The Move Towards Female Suffrage in Cuba
In the TV program “Round Table” on Thursday, October 18, Teresa Amarelle Boué, a History and Social Science graduate and Secretary General of the Federation of Cuban Women, more or less said that, thanks to the 1959 revolution, Cuban women had gained the right to vote. Since then she has been interviewed on various occasions about this claim, which gave rise to my decision to compile the following notes.
Since the 19th century, various Cuban intellectuals have constructed models for women’s rights. The Countess of Merlín reflected in her literary work her feminine feelings, her national roots and her points of view. Gertrudis Gómez de Avellaneda edited Álbum cubano de lo bueno y de lo bello, a woman’s magazine in which she challenged male domination and urged other women to do the same.
Marta Abreu, sublime personification of charity and patriotism, extended charity to the long-suffering people of the country when José Martí put the Cuban people on a war footing. Referring to her, Máximo Gómez said, “If you thought about what rank such a generous woman should occupy in the Liberation Army, I dare say it would not be difficult to see her on the same level as me.”
During the wars of independence Ana Betancourt de Mora defended female emancipation in the Constitutional Assembly of Guáimaro.
In 1895 María Hidalgo Santana joined the insurgent army and participated in the Battle of Jicarita upon the death of the standard bearer. She took up the battle flag, charged forward, received seven gunshot wounds and was promoted to captain. Edelmira Guerra de Dauval, founder and president of the organization Esperanza del Valle, helped to formulate the revolutionary manifesto of 1897, which stated in Article 4, “It is our wish that women be able to exercise their natural rights by allowing women who are single, widows over twenty-five years of age, or divorced for just cause, to vote.”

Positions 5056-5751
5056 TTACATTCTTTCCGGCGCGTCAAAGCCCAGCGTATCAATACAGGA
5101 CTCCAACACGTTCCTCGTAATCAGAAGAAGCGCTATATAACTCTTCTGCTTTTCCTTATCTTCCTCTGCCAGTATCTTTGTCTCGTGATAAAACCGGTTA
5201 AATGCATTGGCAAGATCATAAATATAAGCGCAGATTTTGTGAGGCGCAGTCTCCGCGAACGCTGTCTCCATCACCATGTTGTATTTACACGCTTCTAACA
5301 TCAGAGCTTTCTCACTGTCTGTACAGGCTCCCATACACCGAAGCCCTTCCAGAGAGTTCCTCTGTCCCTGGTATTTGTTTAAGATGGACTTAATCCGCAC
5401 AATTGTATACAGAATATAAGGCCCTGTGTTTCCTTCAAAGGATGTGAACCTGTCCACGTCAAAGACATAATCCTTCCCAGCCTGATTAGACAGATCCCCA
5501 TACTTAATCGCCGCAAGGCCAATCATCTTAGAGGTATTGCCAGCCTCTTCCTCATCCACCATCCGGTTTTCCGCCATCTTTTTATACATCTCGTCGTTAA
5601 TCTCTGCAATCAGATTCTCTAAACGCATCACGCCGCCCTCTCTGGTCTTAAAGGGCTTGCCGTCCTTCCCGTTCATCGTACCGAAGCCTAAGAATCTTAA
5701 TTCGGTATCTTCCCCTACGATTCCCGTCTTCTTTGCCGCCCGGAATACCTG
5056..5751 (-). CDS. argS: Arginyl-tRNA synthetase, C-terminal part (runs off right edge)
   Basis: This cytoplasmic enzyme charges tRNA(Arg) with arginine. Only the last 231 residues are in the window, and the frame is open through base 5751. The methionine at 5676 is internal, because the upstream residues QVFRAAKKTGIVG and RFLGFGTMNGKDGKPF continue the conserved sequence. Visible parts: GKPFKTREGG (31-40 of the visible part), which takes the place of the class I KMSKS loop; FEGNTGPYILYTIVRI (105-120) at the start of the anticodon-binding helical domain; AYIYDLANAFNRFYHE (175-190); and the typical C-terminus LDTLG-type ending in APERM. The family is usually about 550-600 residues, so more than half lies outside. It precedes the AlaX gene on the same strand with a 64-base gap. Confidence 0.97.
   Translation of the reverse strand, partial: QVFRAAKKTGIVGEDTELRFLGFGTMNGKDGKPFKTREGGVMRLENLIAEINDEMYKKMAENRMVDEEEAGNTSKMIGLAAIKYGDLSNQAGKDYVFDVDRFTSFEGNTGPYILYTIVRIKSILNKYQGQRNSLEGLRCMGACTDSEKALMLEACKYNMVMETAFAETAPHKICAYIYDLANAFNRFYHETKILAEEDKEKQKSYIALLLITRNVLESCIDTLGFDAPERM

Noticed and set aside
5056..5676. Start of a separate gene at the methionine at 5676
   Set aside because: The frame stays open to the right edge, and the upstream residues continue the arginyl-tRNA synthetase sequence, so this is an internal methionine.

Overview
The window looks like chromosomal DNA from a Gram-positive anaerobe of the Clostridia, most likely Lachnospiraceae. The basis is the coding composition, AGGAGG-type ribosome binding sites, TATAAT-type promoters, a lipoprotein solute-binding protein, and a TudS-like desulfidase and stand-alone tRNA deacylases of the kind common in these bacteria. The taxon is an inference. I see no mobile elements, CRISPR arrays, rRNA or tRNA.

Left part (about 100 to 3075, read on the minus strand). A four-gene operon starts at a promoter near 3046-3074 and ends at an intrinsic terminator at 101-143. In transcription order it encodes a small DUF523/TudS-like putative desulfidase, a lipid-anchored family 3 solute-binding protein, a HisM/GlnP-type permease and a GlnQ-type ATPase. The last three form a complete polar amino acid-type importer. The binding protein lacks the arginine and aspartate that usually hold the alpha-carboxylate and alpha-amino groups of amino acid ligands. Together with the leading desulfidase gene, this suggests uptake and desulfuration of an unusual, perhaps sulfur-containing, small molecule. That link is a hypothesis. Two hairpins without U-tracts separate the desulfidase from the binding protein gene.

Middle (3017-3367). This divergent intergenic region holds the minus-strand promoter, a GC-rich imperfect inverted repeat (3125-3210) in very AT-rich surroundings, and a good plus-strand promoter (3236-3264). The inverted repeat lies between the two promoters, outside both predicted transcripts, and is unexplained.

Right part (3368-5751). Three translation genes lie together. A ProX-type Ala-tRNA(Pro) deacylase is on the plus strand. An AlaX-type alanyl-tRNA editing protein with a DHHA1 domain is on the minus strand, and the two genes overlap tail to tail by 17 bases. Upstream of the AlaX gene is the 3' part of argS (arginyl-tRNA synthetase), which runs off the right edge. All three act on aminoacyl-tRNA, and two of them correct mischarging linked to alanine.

In the early days of the Republic a group of women founded associations and press outlets to defend women’s interests. Among them were Revista de la Asociación Femenina de Camagüey, the first feminist publication on the island, Comité de Sufragio Femenino, Club Femenino de Cuba, Alianza Nacional Feminista, Lyceum, a predominantly cultural organization, which considered change to be impossible without access to education and culture, and Unión Laborista de Mujeres, a radical organization which gave priority to workers’ issues over women’s suffrage.
In 1912, after the crime against the members of the Partido Independiente de Color, a group of black women began a campaign seeking approval for a law granting amnesty to those who had been incarcerated. At their meetings and conferences they expressed support for women’s rights, such as the right to vote and divorce. In 1923, when the Asociación de Veteranos y Patriotas was formed, among its founding members were ten directors of Club Femenino de Cuba.
Among the notable women during the era of the Republic it is worth mentioning Mari Blanca Sabas Alomá, Ofelia Rodríguez Acosta, Ofelia Domínguez Navarro and María Collado, who played important roles in the struggle for women’s rights. They and other feminist leaders held conferences, submitted petitions to politicians, established coalitions among diverse groups, held street demonstrations, informed the public through print and broadcast media, built obstetric clinics, set up night schools and health programs for women, and established contacts with feminist groups in other countries.